10
Oct
2009
Dollhouse: Season 2, Episode 3
Belle Chose
Jordan
In the face of an increasingly likely cancellation, Dollhouse just keeps on trucking. This week's episode opens with the unsettling scene of a prim looking psychopath setting up real women who he's tranquilized as if they were mannequins in his fantasy afternoon. When one of them nobly (or perhaps stupidly) tries to escape, the man beats her dead with a croquet mallet. He then hits the street to stalk out a replacement and is hit by a car. That should be the end of his reign of terror, but unfortunately, Terry, as we come to know him, is connected to a very wealthy, powerful family, whose stock options happen to include the Rossum Corporation (all the psychopaths out there seem to have well connected uncles). Terry's uncle (played by Michael Hogan) has his now comatose body transported to the Dollhouse, in hopes that they can revive him. Before getting to that, however, Adelle decides to find the women he's captured and rescue them.

How better to do that than by imprinting Victor with the mind of a serial killer (nothing could go wrong there, right?) and getting Ballard to interrogate them (Ballard, faced with taking a scantily clad Echo out to sleep with a college professor is all to relieved at the assignment switch, deadpanning, "A serial killer? Thank god!"). Never you mind, young viewers, that Ballard is not really an FBI profiler, and would in fact likely have an entirely different skill set. This is television, where everyone at the FBI is Clarice Starling. I think it is worth pausing at this point in the review to point out, as I am prone to, that Enver Gjokaj is flat out phenomenal as Victor. The man is like a chameleon, slipping into every imprint in a way that almost makes me forget he isn't really a doll. His Victor is timid, child-like, and kind of adorable, but the second he becomes Terry he is a constricted, tightly wound sociopath with a basement full of women. And later in the episode (I'll get to this in a moment) he is as believable playing Kiki as Eliza Dushku has been the whole episode (quite frankly a little more believable).

It was inevitable that serial-killer Victor would escape, but more unexpected is that he is not tagged with GPS, due to a lapse in protocols since Dr. Saunders' departure (I would like to point out here that not only does Boyd now openly refer to her as Claire, I also thoroughly enjoyed his simple "Ah" as a reaction to Topher describing the situation. Stuff like this happens all the time at the Dollhouse, and he takes it with a grain of salt). The only solution, it seems, is to attempt a remote wipe. We know from last season's "Gray Hour" that a cell phone can be used to do a remote wipe (even if only Alpha can pull one off), but Victor isn't carrying a cell phone, so Topher begins work on a wireless wipe (which, for those of you who have seen "Epitaph One," clearly will not end well).

This wipe doesn't go exactly as planned, and in a nicely handled twist, Victor becomes imprinted with Echo's Kiki, and Echo becomes the deranged Terry. After quickly dispatching the professor she was seducing, she heads off to finish the job at her warehouse. There, about to kill one of the women, Echo herself manages to step forward and stop the murder. In spite of her imprint, Echo is still fully there, and able to exert control on the situation. For the first time in the series, Echo is able to truly choose between good and evil and, being that she is a Whedon hero, she decides to sacrifice herself to save the others. She is almost serenely ready to be murdered by the captives to avoid Terry's re-emergence and murder spree (what is in fact more unsettling is just how ready the captives are to kill her. After all, she isn't the man who locked them there, as far as they know). Echo has, for the first time, been allowed to choose for herself, and can now actually be called this series protagonist.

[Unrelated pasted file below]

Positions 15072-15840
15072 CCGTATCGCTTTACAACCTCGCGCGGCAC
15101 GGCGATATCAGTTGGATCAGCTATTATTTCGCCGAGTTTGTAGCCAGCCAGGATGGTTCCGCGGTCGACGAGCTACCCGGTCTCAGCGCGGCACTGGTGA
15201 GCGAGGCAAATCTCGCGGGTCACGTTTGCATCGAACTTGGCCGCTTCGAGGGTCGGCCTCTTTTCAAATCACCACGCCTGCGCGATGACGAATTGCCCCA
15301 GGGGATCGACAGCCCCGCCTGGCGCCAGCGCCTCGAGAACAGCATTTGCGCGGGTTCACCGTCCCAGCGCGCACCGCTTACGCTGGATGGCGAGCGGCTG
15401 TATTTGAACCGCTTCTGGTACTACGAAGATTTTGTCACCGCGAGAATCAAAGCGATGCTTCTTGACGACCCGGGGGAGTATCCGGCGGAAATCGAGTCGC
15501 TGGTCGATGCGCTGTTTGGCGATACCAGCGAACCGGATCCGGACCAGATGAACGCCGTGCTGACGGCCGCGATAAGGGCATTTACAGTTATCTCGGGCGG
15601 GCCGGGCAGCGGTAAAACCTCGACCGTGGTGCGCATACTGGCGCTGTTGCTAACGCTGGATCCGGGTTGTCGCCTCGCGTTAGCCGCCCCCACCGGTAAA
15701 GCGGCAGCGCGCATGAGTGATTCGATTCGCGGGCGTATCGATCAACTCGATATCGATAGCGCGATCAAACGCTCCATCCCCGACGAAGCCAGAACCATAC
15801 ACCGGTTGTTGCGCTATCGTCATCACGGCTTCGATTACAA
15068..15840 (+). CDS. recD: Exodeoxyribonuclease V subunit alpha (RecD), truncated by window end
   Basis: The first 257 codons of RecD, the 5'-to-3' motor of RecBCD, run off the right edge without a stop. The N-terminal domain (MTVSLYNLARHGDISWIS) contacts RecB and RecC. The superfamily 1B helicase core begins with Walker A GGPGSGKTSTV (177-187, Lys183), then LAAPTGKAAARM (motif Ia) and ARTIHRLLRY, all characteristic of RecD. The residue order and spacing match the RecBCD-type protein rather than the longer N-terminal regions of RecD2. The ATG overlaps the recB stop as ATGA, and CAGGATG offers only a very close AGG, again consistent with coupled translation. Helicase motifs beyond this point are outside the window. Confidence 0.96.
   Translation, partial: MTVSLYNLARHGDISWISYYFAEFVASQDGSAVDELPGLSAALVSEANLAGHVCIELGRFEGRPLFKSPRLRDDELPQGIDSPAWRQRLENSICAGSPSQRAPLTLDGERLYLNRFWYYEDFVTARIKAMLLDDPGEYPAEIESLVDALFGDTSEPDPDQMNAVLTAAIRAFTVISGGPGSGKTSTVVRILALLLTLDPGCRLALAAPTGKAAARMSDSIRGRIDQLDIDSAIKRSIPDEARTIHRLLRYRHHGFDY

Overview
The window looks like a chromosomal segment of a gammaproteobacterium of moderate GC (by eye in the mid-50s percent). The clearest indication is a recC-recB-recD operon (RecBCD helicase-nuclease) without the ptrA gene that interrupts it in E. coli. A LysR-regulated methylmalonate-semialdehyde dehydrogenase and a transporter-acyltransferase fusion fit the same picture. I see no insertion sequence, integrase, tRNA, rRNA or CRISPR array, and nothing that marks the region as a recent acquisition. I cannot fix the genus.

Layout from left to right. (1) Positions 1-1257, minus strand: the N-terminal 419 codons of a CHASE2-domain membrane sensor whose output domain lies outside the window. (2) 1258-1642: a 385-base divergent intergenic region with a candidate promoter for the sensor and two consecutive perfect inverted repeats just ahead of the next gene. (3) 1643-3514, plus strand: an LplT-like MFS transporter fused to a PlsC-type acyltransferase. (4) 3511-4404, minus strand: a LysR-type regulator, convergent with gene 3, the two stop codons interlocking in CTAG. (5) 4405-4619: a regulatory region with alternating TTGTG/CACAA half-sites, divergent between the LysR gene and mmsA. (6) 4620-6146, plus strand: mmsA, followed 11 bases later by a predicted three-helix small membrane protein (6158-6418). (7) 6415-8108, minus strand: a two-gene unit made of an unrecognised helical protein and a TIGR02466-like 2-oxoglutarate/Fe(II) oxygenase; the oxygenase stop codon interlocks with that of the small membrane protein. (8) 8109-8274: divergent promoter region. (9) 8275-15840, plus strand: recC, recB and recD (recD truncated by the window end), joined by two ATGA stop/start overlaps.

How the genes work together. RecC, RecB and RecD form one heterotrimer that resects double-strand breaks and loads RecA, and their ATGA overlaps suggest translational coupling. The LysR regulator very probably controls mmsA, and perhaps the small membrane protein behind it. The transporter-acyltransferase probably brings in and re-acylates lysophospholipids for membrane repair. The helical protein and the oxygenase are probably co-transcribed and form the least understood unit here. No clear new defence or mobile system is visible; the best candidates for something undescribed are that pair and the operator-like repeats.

At the end of the day, this episode was basically another stand alone like last week's, with a little master plot thrown in indirectly in the form of the remote wipe improvements. This is not meant as a criticism"”this season's standalones have been very solid hours of television, tight, thrilling, and confident where last season's were often flabby and a bit boring. Yet, with cancellation looming, I can't help but hope for the series to get back to the master plot as quickly as possible.

Grade: B+

Notes:

-Which, based on the preview for the episode in two weeks, is exactly what they plan to do. It looks like we will finally see how Sierra came to the Dollhouse. Last season hinted that she did not volunteer as Dollhouse policy requires, so I wonder how this leap of ethics was tolerated by Adelle.

-Topher still calls erections "man reactions" in a nice callback. Adelle responds, "I choose not to hear that."

-Another excellent Topher and Boyd moment when Topher claims he has serious ethical problems about awakening Terry. "Topher has ethical problems! Topher!" Boyd points out with shock, to which he replies, "Way to land it."

-"Its middle English." "Yeah, like hobbits or whatever."

-"He's got his own private room. We keep him very"¦clean"¦"-Topher trying to soothe Terry's uncle.

-How, with all the budget cuts this show is facing, did they manage to make the tech look so much cooler?

-Echo killed a professor with a knife. Just like Faith did on Buffy. Weird.

- When Victor as Kiki begins to cling to Paul, he totally commits, looking around and asking, "You got a problem?"

-Echo saying "goodness gracious" at the end was deeply unsettling. Have we seen the last of her Terry imprint?
Tags: Dollhouse
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